Marine Link
Sunday, October 23, 2016

Decommissioned Navy Ship as a Homeless Shelter?

September 11, 2007

According to an AP report, if a Hawaii group has its way, retired Navy ships -- often used as museums, for training purposes or simply as scrap metal -- may have a new lease on life: as homeless shelters. The 642-ft destroyer tender Acadia was built in 1981 and sailed around the world several times with a crew of 1,500 before it was decommissioned in 1994. In January, Navy officials decided to dispose of, sell off or give away the vessel, which is docked at Pearl Harbor. Citing Hawaii's relatively tight land resources, a director of the Victory Ohana Prison Fellowship reportedly told The Honolulu Advertiser that Hawaii has to think outside of the box. A coalition of called the Acadia Acquisition Committee is reportedly negotiating with the state for a place to put the ship. Organizers are working to figure the cost of the program, which would first include getting the ship ready for basic accommodations such as air conditioning, revamped bunks and bedrooms. (Source: AP)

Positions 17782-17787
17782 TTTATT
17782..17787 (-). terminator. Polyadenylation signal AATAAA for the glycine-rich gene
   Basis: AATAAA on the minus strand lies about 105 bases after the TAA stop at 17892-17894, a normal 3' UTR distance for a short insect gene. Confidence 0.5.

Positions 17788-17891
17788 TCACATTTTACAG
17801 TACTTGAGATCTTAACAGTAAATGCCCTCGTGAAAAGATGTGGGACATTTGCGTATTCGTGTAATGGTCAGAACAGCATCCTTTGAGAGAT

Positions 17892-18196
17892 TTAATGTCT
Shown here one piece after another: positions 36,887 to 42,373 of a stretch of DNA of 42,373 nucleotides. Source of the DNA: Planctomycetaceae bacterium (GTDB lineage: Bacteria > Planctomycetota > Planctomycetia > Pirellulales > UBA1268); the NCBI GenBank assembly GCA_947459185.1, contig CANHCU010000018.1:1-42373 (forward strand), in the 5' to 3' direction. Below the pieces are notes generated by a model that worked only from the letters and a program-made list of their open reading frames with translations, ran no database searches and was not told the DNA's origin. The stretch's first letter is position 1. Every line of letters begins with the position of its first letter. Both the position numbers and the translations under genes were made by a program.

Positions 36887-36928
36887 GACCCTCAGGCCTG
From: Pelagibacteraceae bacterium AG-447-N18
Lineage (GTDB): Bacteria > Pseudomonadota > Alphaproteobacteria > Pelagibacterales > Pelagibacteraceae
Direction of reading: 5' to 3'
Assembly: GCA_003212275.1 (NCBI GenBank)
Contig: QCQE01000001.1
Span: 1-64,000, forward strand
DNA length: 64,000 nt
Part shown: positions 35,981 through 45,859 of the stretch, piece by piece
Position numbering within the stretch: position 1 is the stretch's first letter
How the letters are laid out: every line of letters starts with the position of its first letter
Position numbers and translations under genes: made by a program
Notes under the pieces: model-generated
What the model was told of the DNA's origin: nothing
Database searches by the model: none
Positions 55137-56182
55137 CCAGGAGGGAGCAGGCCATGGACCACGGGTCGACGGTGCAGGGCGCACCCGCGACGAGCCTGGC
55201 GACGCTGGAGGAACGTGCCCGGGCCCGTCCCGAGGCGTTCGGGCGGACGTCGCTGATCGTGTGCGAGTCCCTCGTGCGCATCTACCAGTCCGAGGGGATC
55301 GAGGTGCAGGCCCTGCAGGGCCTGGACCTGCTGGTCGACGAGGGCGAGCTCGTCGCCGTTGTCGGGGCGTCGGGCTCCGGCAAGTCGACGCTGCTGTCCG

Maritime Reporter Magazine Cover Oct 2016 - Marine Design Annual

Maritime Reporter and Engineering News’ first edition was published in New York City in 1883 and became our flagship publication in 1939. It is the world’s largest audited circulation magazine serving the global maritime industry, delivering more insightful editorial and news to more industry decision makers than any other source.

Maritime Reporter E-News subscription

Maritime Reporter E-News is the subsea industry's largest circulation and most authoritative ENews Service, delivered to your Email three times per week

Subscribe for Maritime Reporter E-News